Susannah Clapp, 8 Jan 2012
Sunday 8 January -
Next month James Watkins's film of The Woman in Black will be released. For all the resources on which it can draw, for all that it stars Ciarán Hinds, Janet McTeer (I hope the stage has not lost her to the screen) and Daniel Radcliffe, the movie will find it hard to match the bounce-out-of-your-seat impact of the play. Ever since it opened more than 20 years ago, it has produced sounds – gasps, squeals, shudders, muffled screams – that are rarely heard in the stalls. Set in a misty Victorian East Anglia, it has glided effortlessly to Vienna and Australia, and translates particularly well in countries such as Japan and Mexico which have a strong tradition of ghost stories. The theatre – most fleshy of art forms – is remarkably effective at conveying the spectral. Watching this, with the deliciousness of shared fear, it seems amazing that so few attempts are made to scare audiences.
The genius of Stephen Mallatratt's adaptation of Susan Hill's 1983 novel is that it dares you not to believe in it. It doesn't try to mimic reality; it is diametrically opposed to the special effect. Set in a Victorian theatre, it has only two speaking actors, one of them shifting with the twist of a cap from one character to another. A props basket serves as a pony and trap and as the furniture for a house or office.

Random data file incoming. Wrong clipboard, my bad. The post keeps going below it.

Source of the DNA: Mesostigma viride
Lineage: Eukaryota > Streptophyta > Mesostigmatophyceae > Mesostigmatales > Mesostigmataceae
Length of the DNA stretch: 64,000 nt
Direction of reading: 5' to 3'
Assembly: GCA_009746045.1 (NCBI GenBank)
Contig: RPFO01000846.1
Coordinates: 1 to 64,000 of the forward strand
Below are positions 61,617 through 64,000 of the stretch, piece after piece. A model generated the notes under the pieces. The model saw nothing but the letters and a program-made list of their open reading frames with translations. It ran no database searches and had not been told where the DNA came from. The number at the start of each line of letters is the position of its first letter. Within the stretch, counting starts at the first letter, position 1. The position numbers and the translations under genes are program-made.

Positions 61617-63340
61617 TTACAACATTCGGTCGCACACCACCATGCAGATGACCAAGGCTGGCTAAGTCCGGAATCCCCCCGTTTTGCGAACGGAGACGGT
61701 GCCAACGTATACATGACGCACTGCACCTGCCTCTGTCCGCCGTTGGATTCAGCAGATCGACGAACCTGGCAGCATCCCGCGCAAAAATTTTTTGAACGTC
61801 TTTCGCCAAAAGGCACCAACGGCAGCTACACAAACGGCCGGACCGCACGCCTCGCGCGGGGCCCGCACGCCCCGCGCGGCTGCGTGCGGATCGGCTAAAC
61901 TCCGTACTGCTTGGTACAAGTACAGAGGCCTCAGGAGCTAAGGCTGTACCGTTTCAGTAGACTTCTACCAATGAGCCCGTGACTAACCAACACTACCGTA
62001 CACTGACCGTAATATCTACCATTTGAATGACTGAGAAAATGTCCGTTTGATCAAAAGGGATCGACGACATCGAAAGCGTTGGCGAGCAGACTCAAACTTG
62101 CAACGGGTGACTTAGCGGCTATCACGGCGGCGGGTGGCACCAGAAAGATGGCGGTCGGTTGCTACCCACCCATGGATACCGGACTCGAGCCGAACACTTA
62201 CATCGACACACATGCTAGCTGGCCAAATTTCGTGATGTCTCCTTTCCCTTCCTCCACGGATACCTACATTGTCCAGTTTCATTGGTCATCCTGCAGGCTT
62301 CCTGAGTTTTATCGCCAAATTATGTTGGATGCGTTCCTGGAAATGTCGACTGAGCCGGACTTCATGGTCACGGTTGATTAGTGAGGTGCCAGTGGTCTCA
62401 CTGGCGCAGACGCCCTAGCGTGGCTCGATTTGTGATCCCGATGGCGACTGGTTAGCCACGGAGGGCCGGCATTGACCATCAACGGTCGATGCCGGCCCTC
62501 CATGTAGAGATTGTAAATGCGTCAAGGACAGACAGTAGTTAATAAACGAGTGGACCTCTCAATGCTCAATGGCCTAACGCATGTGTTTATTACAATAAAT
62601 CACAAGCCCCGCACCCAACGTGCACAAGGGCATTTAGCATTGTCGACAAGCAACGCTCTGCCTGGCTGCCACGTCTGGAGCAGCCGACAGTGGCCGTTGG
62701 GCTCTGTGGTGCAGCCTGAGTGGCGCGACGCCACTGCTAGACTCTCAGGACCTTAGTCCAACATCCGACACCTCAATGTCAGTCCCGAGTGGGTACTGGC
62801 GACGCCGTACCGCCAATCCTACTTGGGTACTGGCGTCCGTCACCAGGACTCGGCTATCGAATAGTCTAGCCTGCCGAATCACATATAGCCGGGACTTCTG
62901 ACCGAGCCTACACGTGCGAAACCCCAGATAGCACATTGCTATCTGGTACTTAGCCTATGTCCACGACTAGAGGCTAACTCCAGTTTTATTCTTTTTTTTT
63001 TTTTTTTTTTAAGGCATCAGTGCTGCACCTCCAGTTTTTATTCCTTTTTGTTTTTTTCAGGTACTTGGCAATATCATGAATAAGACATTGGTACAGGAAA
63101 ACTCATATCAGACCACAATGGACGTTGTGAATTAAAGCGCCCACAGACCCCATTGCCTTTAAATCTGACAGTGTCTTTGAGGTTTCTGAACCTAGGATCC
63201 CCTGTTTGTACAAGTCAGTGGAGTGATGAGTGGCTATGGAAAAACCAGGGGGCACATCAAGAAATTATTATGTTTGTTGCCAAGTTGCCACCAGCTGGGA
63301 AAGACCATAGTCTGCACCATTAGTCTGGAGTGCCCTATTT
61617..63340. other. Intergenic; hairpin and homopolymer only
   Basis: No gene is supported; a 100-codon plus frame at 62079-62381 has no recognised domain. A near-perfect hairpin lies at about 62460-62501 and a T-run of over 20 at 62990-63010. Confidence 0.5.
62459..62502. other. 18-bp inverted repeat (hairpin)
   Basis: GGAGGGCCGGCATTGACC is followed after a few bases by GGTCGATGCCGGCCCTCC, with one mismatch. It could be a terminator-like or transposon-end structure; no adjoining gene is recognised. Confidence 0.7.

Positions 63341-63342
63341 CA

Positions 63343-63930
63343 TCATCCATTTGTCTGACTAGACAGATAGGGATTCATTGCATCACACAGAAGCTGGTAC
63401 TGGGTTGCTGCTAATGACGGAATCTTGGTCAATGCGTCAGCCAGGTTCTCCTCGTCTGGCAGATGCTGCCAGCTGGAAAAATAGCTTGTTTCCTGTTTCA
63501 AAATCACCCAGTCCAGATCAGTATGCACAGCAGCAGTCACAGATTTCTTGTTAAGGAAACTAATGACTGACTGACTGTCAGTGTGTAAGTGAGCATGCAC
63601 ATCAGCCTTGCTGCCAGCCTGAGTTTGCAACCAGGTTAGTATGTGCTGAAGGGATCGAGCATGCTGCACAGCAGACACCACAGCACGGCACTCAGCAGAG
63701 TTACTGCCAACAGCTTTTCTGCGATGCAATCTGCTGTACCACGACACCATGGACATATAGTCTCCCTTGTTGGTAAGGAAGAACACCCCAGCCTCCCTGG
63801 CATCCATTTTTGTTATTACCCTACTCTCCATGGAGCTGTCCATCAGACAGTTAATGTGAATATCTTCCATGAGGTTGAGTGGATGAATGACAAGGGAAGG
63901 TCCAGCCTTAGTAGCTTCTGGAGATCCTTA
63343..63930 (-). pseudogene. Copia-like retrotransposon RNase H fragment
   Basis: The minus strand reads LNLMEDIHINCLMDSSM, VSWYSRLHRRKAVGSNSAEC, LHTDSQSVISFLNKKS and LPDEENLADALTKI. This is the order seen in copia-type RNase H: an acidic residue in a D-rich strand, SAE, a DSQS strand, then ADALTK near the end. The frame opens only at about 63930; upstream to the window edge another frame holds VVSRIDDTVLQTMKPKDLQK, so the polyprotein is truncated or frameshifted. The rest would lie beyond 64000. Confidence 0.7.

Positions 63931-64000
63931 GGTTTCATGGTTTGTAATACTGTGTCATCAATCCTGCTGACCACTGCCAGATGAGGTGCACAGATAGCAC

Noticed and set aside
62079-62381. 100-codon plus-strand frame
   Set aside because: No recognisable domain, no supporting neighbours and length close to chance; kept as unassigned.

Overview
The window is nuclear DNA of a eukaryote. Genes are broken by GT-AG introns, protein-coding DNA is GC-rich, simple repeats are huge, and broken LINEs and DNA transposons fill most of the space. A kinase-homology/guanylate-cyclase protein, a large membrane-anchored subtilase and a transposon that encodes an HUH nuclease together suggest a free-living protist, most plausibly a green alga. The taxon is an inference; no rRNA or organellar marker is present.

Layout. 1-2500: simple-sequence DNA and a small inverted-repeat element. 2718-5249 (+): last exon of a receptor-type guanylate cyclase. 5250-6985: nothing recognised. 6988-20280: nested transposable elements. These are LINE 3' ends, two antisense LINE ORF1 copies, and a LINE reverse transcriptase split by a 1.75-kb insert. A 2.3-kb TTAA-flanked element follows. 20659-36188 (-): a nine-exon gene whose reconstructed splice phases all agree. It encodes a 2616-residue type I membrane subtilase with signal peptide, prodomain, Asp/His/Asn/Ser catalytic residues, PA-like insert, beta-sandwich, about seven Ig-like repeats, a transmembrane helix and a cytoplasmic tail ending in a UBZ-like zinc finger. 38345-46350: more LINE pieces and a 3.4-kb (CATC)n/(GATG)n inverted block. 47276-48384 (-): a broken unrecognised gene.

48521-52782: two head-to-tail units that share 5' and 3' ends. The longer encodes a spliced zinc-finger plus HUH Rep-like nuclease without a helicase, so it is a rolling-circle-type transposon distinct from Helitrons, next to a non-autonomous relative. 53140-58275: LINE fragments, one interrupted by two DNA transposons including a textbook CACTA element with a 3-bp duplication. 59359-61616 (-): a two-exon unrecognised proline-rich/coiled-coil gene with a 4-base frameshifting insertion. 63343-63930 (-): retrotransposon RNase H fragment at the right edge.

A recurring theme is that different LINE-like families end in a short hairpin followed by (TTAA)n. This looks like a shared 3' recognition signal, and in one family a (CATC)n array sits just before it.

It is, like that other lovely potential long-runner The 39 Steps (five years old), a wonderful example of theatre technique on an austerity budget. It generates fear through simple surprises: in a deserted house a rocking chair creaks as if someone has just risen from it; behind a solitary figure a massive shadow steals along the wall. It magnifies fear by showing the terror on an actor's face: fright is contagious. It gives fear another dimension, for like all really good ghost stories The Woman in Black is grounded not in horror but in human pain and loss. The whole world, as contained in an auditorium, becomes threatening.
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